This year, India recorded the hottest March on record, an anomaly now 30 times more likely due to climate change, according to a World Weather Attribution study.
The world also faces a waste problem, which further strains natural resources and increases greenhouse gas emissions. According to the World Bank, with rapid population growth and urbanization, annual waste generation is expected to reach 3.4 billion tons by 2050.
Based in Mumbai Monisha Narke decided to do something when she became a mother.
“My daughters are now well into their teens, and when they were born, all kinds of maternal ‘antennae’ kicked in, and I became more observant and connected to my surroundings,” she says. His history. Monisha became more concerned about her immediate surroundings, including air quality and road safety.
In 2009 she started in Mumbai RUR Green Life as a volunteer forum. The social enterprise vision is to make citizens eco-responsible through a range of products and services.
RUR stands for “Are you Reducing, Reusing Recycling?”
Monisha ticked off all the goals she set for herself, including attending an Ivy League college. However, the Stanford University engineering and industrial management master’s graduate says RUR GreenLife was the one thing she didn’t plan for.
Change starts at home
Monisha started by looking for ways to make her home and family environment more eco-friendly.
In the first two years, she formed a group of volunteers – career-breaking professionals – who went door-to-door and educated people on the benefits of sorting waste, composting and recycling, and on reducing the use of single-use disposable products. .
“Today, one in two people knows about climate change. At the time, sustainability was not widely known and we organized various awareness programs around sustainable living,” she recalls.
Today, it operates on a dual business-to-business (B2B) and business-to-consumer (B2C) model.
In 2010, Monisha visited a recycling plant for the first time and saw packaging from multinational food processing and packaging company Tetra Pak being recycled, with an entire conference room made from recycled materials.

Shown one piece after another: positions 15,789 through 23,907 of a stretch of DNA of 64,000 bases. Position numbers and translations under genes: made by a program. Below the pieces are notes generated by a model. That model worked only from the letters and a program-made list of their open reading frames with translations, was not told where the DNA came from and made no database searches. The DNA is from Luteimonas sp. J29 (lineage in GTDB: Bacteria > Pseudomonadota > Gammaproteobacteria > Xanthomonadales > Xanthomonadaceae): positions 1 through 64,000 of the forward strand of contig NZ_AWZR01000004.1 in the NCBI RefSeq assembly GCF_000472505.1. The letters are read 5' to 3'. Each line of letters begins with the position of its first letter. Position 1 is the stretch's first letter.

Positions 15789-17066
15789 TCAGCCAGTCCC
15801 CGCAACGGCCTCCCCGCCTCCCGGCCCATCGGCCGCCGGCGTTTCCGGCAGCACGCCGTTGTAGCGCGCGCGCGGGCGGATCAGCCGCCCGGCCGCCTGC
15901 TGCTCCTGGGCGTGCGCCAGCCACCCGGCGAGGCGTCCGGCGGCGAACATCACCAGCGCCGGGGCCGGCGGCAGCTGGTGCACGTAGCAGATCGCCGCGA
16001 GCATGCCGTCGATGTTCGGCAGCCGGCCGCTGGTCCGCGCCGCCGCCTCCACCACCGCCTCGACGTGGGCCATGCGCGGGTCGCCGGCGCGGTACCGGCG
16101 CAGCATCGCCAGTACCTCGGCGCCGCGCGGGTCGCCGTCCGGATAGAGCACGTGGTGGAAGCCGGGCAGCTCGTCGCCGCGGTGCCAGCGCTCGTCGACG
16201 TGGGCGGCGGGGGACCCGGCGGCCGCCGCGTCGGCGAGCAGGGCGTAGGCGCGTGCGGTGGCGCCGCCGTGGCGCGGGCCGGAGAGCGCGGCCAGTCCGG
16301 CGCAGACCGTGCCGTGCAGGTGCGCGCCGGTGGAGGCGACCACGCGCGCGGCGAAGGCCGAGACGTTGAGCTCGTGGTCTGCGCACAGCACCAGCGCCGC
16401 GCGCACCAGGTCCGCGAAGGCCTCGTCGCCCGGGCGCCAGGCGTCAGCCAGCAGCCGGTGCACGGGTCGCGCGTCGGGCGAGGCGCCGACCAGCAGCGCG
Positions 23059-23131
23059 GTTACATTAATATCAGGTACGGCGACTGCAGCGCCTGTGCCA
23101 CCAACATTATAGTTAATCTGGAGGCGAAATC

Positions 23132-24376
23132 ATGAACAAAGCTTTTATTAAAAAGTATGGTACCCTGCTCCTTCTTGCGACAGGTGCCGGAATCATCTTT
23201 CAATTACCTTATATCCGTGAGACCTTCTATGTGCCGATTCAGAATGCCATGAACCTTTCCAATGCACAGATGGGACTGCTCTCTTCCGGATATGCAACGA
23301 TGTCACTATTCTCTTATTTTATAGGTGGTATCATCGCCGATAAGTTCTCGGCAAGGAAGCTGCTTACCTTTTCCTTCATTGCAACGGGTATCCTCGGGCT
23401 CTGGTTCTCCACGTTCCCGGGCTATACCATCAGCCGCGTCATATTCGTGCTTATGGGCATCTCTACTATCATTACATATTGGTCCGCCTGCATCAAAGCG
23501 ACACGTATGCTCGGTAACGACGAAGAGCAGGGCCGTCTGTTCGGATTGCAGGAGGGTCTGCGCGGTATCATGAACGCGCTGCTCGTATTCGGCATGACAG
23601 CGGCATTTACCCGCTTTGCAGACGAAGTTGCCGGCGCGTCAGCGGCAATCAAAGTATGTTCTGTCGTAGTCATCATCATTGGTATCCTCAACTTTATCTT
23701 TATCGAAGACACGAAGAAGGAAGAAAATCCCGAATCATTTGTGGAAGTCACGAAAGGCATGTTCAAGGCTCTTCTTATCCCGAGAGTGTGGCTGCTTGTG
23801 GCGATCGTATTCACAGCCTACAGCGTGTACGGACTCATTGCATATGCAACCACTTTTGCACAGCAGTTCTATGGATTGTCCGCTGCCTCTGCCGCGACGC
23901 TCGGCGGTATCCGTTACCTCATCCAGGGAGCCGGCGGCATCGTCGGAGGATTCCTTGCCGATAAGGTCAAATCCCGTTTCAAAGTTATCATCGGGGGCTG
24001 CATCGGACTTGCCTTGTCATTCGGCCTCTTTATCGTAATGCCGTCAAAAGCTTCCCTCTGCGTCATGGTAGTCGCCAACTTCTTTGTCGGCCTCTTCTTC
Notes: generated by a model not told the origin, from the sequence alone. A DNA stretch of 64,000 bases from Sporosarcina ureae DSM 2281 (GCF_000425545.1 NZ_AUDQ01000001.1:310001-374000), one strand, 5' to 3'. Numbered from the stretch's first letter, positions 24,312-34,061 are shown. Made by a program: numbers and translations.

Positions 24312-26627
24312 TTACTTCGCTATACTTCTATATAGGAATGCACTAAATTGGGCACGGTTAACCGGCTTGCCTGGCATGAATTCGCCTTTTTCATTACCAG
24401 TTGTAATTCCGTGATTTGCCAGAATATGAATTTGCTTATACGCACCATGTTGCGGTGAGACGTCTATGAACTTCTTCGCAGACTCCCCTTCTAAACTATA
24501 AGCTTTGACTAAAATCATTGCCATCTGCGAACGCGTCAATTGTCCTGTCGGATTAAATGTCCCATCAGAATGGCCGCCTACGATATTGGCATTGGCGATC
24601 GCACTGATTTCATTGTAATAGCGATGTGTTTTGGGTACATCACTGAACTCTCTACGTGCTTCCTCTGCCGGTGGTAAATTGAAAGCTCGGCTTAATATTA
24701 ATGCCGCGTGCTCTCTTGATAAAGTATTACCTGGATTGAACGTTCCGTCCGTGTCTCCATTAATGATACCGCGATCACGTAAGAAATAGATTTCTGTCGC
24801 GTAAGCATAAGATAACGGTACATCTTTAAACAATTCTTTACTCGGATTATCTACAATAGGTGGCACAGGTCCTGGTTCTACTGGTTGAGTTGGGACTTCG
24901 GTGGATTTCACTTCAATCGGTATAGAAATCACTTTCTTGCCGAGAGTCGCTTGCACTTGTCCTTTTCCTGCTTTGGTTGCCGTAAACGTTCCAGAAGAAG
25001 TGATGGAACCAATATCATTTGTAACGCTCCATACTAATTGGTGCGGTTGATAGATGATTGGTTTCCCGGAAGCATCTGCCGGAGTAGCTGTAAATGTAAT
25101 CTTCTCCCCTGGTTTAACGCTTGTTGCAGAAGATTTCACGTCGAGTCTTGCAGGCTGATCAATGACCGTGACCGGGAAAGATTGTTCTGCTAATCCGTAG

This convinced it to enter into a B2B partnership with Tetra Pak and launch its flagship Go Green recycling program. It was later recognized in 2013 by Limca Book of Records as a unique recycling initiative.
Today, more than a decade later, Monisha continues to run the scheme: collecting Tetra Pak waste from 54 collection centers open to all Mumbaikars to drop off their boxes, clean and flatten them, and recycle them into products usable as coasters, pen holders and picture frames.
So far, the initiative has collected and recycled nine million boxes, according to Monisha. She has also designed aerobic composters that can be used at home to recycle everyday waste. The design is now patented and certified by the Indian Green Building Council.
Available on its website and marketplaces like Moglix and Amazon, recycled products are priced from Rs 150, while community composters can go up to Rs 65,000.
On the B2B side, the company formulates environmental education for schools and colleges, and organizes workshops for company employees to raise awareness about sustainable living units and the Sustainable Development Goals, among others.
Incubated and funded by Unlimited India, the organization has ten employees, operates mainly through volunteer support and Monisha herself has not received a salary so far.
The initiative aims to target everyone as waste generation is universal and Monisha hopes to bring about change through partnerships and collaborations with like-minded organizations.